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Teacher Newsmagazine Volume 19, Number 4, January/February 2007

Canadian teachers breaking the ice

by Ellen Hardy

I had always dreamed of a trip to the Arctic to experience the true north. It has been a life-altering experience. I know that my students, colleagues, and I will be able to learn much from the children and teachers of the north.

An opportunity to travel with the Canadian Coast Guard came about after a field trip with my students in Grade 2 to the Sir Wilfrid Laurier, a Canadian Coast Guard icebreaker stationed in Victoria. As the tour progressed the captain showed us the science labs that are used on the Arctic trips. He proceeded to tell me about an American teacher who travels with these scientists through a program called The Armada Project, http://tea.armadaproject.org/.

When I asked if any Canadian teachers had this opportunity he said that he didn’t recall a Canadian teacher going on the Arctic trips. He offered to help me come up with a proposal. Along with another Victoria teacher (Linda Hall) and the support of the technical department of the Greater Victoria School District, the proposal came to reality. We hope this will be an ongoing project to develop Arctic curriculum for teachers to use. Each year we will need to apply to the Canadian Coast Guard to travel aboard an icebreaker on their trip to the Arctic. Our dream is for this project to continue over the years. You will be able to find information about this August 2006 project, along with my daily journal, curriculum links (still being worked on), coast guard links, and a photo gallery at www.sd61.bc.ca/ctbi.

As a teacher I felt that I could enhance my teaching of a unit on communities by actually visiting a community. My students and the other Grade 2 classes at Hillcrest Elementary School will be communicating this fall with three Arctic Schools: Jimmy Hikok Ilihakvik (Kugluktuk, Nunavut), Quqshuun Ilihakvik (Gjoa Haven, Nunavut), and Netsilik Ilihavik (Taloyoak, Nunavut). I spent time in each of the schools, meeting the teachers and the students. I was fortunate to spend a morning with two of the schools while the children were in attendance. Hillcrest students made dream catchers to share with the Arctic children. The children were able to start the dream catcher projects that they will send to us upon completion. This project is called The Universal Child project, initiated by the University of Victoria and Charlotte Holtan’s students at Gordon Head School in 2005.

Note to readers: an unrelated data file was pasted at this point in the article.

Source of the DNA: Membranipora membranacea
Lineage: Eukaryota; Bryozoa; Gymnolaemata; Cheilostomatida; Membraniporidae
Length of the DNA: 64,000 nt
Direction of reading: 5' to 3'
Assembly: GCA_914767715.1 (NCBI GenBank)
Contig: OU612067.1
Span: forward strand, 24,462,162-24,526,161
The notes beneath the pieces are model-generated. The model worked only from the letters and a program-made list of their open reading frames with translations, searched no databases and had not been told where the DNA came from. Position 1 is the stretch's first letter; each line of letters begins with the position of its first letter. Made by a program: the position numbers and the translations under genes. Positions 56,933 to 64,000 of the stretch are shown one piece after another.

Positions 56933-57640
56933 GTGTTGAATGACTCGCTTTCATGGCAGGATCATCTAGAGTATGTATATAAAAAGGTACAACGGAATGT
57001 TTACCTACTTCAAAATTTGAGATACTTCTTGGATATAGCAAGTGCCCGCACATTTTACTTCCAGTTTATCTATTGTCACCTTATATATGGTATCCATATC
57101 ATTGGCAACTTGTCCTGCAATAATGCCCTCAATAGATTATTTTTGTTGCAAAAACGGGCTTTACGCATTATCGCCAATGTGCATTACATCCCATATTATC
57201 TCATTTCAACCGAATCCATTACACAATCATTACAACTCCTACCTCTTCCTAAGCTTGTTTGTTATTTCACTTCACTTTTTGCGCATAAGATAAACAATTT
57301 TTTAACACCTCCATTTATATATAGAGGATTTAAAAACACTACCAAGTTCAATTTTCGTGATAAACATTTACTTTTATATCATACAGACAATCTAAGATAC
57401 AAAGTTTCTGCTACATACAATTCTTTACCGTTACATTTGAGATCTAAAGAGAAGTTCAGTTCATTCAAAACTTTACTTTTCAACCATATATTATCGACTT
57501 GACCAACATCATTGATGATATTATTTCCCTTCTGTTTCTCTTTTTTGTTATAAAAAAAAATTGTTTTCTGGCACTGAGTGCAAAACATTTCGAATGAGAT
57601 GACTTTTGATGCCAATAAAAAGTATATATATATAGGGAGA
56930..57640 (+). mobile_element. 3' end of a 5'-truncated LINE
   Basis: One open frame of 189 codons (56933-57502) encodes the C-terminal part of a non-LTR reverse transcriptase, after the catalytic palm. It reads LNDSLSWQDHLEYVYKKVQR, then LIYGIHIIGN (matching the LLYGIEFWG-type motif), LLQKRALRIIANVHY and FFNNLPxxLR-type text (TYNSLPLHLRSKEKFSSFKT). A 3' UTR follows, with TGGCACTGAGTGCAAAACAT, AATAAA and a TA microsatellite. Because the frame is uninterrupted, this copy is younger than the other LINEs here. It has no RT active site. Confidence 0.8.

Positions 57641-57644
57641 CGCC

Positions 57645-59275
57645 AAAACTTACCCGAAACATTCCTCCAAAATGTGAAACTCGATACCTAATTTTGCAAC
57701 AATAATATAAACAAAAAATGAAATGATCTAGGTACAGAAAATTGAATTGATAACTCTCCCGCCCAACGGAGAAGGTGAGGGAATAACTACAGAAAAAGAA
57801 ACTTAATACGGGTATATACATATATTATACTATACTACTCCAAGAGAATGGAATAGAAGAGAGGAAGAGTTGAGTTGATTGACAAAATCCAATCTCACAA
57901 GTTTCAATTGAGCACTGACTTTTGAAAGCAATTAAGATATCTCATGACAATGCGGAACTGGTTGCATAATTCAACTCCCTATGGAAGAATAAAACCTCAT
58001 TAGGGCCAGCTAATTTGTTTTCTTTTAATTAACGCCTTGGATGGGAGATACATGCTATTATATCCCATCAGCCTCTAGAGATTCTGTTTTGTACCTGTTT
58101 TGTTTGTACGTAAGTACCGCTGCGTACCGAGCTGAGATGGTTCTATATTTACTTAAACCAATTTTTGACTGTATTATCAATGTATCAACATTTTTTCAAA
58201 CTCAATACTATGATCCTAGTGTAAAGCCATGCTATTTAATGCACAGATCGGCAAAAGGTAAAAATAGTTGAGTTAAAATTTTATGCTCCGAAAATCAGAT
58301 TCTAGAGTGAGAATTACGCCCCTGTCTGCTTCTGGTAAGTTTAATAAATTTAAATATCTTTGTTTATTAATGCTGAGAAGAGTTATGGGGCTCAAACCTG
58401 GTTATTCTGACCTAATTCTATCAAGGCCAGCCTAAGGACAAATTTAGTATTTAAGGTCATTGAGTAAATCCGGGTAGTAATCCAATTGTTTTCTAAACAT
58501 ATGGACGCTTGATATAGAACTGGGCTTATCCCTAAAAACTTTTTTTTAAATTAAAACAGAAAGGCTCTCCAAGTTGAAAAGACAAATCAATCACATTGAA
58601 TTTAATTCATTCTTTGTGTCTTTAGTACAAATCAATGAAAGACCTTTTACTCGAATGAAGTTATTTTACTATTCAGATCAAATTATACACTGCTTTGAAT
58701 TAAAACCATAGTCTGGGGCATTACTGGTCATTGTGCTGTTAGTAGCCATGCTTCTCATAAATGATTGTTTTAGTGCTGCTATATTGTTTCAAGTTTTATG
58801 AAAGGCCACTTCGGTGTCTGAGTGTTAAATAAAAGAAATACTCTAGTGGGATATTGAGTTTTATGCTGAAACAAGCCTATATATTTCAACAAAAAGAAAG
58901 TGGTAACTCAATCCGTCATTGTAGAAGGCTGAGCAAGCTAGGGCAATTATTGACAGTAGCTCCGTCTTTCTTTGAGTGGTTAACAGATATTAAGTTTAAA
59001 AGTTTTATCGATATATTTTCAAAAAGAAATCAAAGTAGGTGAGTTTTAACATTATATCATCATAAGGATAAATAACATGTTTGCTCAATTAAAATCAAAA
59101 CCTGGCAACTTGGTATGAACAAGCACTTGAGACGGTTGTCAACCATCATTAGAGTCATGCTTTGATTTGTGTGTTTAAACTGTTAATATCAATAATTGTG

This experience has been a wonderful way to develop and grow professionally. Not only did I have a strong sense of Canada and bringing us together but a strong sense of unity with children. Educating children is a sure way to knock down the racial prejudices and cultural misunderstandings that are prevalent in our society. In developing this program, I was building my dream as a teacher to help children respect and celebrate the differences and similarities of others. As our classes communicate over this year and many others to come, we will all grow and learn so that this mutual respect is constantly fostered.

Ellen Hardy teaches at Hillcrest Elementary School, Victoria.

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